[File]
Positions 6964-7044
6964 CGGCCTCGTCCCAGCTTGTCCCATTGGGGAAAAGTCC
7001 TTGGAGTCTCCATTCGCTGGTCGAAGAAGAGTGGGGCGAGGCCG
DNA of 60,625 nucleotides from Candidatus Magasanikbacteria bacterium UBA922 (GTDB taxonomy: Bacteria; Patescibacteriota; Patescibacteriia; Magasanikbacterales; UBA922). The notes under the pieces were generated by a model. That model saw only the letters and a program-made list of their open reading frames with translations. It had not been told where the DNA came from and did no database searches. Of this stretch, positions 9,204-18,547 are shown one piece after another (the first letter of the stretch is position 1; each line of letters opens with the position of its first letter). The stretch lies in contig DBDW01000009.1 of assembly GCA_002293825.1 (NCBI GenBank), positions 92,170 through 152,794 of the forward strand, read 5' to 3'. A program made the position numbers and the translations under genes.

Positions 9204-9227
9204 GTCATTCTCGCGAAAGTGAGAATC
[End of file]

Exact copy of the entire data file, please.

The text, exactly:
Positions 6964-7044
6964 CGGCCTCGTCCCAGCTTGTCCCATTGGGGAAAAGTCC
7001 TTGGAGTCTCCATTCGCTGGTCGAAGAAGAGTGGGGCGAGGCCG
DNA of 60,625 nucleotides from Candidatus Magasanikbacteria bacterium UBA922 (GTDB taxonomy: Bacteria; Patescibacteriota; Patescibacteriia; Magasanikbacterales; UBA922). The notes under the pieces were generated by a model. That model saw only the letters and a program-made list of their open reading frames with translations. It had not been told where the DNA came from and did no database searches. Of this stretch, positions 9,204-18,547 are shown one piece after another (the first letter of the stretch is position 1; each line of letters opens with the position of its first letter). The stretch lies in contig DBDW01000009.1 of assembly GCA_002293825.1 (NCBI GenBank), positions 92,170 through 152,794 of the forward strand, read 5' to 3'. A program made the position numbers and the translations under genes.

Positions 9204-9227
9204 GTCATTCTCGCGAAAGTGAGAATC